He thanked fellow radical-right politicians from Germany, Denmark and Finland for starting a journey "that will save Europe."
Steve Bannon has championed this strategy, although despite initial indications, his role in Europe has been limited.
Could make life 'very difficult'
Insiders and polls predict a breakthrough for the insurgents in the EU vote, though nothing close to a takeover.
In its March poll, the European Council on Foreign Relations predicted Euroskeptic parties — both on the left and the right — look likely to make up the second-largest group in the EU Parliament, taking more than a third of available seats. This is independent of whether or not the U.K. is still in the EU.
Their increased presence will lead to a more splintered parliament and therefore a slower pace of business — and a shift in direction.
"If [the Euroskeptics] get a significant amount of seats, they will have the potential to make life very, very difficult, and undermine the smooth functioning of the institutions from within," said Richard Youngs, a senior fellow of Carnegie Europe.
That could mean everything from making it harder to pass laws to slowing down the selection of EU commissioners, or even the next president of the EU Commission.
The sharper debate might be good for the EU, Youngs said. But if it centres on pro-Europeans versus Euroskeptics, other important issues could be crowded off the agenda.
"This shouldn't be just a question of defending the EU from Orban or Salvini, but looking in more detail at the kind of nuanced reform issues that the EU faces," Young said, including deeper economic integration and the euro, as well as how to reform the migration and asylum system.
Europe is also facing challenges from China and the chaos Brexit might bring, as well concerns over the region's defence and security.
Fight against illiberalism
A growing number of far-right nationalists inside parliament might affect the EU's future ability to censure countries like Hungary for wavering on the union's basic liberal democratic values, which champion human rights, the independence of the judiciary, freedom of the press and the rule of law.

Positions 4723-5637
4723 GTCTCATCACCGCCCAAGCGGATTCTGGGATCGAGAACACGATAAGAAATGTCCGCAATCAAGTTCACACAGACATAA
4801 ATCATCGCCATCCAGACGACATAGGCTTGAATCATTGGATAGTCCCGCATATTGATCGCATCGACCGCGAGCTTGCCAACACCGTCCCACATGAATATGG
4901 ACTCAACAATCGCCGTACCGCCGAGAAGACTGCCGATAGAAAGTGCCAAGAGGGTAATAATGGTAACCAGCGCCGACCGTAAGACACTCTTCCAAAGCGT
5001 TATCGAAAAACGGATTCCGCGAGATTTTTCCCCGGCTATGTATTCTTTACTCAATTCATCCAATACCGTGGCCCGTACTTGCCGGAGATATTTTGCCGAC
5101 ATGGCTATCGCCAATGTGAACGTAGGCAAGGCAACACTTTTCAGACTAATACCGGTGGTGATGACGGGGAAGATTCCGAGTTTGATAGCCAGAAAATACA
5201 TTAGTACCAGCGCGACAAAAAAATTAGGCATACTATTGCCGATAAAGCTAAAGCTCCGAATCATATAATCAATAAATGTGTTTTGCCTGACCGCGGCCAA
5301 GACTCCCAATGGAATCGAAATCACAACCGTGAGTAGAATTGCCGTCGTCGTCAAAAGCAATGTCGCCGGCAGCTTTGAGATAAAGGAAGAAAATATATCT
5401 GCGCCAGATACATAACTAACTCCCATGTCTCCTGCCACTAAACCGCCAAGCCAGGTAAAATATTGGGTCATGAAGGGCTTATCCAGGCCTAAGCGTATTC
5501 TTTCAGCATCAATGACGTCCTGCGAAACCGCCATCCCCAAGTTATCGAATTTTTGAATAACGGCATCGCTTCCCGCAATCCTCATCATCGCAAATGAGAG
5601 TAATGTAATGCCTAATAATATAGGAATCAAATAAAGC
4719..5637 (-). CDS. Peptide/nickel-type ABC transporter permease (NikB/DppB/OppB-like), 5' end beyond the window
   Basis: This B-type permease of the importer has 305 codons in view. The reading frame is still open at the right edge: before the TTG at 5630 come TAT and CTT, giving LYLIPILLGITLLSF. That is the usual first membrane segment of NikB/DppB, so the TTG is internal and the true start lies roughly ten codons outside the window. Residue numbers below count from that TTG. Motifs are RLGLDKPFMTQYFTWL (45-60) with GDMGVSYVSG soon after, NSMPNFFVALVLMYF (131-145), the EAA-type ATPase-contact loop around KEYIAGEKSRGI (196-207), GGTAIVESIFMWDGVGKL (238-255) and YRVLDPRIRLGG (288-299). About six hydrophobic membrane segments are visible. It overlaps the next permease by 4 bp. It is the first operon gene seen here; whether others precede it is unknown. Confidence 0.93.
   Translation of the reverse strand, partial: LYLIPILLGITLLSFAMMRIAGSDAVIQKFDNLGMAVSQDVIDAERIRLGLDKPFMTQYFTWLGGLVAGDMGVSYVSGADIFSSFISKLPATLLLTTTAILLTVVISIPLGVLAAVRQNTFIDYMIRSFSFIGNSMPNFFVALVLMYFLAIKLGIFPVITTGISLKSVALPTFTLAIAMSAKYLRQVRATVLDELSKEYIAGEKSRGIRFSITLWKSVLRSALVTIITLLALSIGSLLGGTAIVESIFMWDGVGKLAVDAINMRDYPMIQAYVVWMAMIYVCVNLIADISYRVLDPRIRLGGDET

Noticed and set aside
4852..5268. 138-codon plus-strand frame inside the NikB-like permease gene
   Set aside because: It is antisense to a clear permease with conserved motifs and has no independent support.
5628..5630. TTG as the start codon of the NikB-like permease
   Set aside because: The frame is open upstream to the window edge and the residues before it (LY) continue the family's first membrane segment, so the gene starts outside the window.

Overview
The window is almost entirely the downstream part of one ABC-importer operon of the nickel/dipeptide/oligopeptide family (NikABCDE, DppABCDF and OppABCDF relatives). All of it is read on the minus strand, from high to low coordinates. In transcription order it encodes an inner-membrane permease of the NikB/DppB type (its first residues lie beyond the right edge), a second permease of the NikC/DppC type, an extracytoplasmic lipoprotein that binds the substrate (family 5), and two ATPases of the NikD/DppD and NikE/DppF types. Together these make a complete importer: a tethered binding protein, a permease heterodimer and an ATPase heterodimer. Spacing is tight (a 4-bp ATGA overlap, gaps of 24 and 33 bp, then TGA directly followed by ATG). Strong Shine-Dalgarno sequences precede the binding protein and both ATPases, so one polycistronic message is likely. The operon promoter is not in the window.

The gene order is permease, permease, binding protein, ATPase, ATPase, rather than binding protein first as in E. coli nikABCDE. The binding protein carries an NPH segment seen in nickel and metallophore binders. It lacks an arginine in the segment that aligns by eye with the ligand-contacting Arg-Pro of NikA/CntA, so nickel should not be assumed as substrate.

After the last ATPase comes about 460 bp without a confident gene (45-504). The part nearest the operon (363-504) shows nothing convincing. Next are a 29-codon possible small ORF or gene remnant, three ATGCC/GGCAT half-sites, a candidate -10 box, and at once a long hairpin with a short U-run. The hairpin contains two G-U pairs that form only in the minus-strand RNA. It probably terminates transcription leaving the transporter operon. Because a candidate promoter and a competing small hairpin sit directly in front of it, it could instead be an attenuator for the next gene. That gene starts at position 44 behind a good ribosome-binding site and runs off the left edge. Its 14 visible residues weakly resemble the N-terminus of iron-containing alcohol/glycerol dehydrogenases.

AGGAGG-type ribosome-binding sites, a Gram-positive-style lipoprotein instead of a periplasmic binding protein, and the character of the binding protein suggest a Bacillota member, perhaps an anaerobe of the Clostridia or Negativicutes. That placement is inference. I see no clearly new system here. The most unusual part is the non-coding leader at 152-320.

All of it is cause for concern for liberal activists and civil society groups, as well as in world capitals such as Ottawa, which are counting on Europe as a defender of liberal democratic values, especially as the U.S. seems to be abandoning that role.
"Today, there is a clear majority of the pro-European forces, and these forces try to stop politicians like Viktor Orban or the Polish ruling party, Law and Justice," said Istevan Hegedus from the Hungarian Europe Society.
"But in case this populist group of parties becomes stronger, it will be even harder to fight against illiberalism and anti-democratic tendencies within the EU."
Despite their goal of cooperation, coordination between many of these far-right parties presents its own challenges. Paradoxically, they are banding together while demanding a looser union that prioritizes their own national interests, which would give more power to their governments instead of Brussels.
The various far-right parties are also divided on a number of fundamental issues — such as relations with Russia and how to share in the effort to process asylum seekers arriving in Europe. The latter issue, for example, is a key difference between Salvini and Orban. The former wants other countries to take in some of the migrants who have arrived on Italy's shores. Orban has always rejected the idea.
Such differences may explain why Salvini's alliance initially included a smaller number of parties than anticipated — although France's Le Pen joined belatedly, and Orban hasn't ruled it out. He met with Salvini in early May, and said he was seeking cooperation with him in one way or another. He said, "I am convinced that Europe needs an alliance of anti-immigration parties."
Centrist parties mobilizing
Like the nationalists, French President Emmanuel Macron and others have latched onto the idea that this vote is about a choice between liberals and populists — and that making that explicit might help motivate voters.
Macron has launched a European bid of his centrist La Republique En Marche movement. He is selling it as the home for liberal, pro-democratic and pro-European thinking, said Youngs of Carnegie Europe.
Among other things, Macron is proposing that any EU funds distributed to member nations become contingent on compliance with EU values — a demand Orban's critics have made for years.
Indeed, the more centrist, traditional parties aren't leaving anything to chance. The Economist magazine is reporting that for the first time, the new leader of the EPP will be campaigning in almost every EU state. There is also a televised debate planned.
In an effort to improve turnout, there are advertisements across the continent urging people to make their vote count.
So in its final weeks, the campaign will offer a hefty dose of drama.
Not least with the help of the U.K. — the election will offer British citizens a chance to weigh in for the first time since the referendum of 2016, and is widely seen as a second referendum on the matter of leaving the EU.
Nigel Farage, one of the earliest Euroskeptics to spend years as a member of the European Parliament, has started a new Brexit party, which is leading in the polls.
However, despite all the unusual drama, this is no U.S.-style election.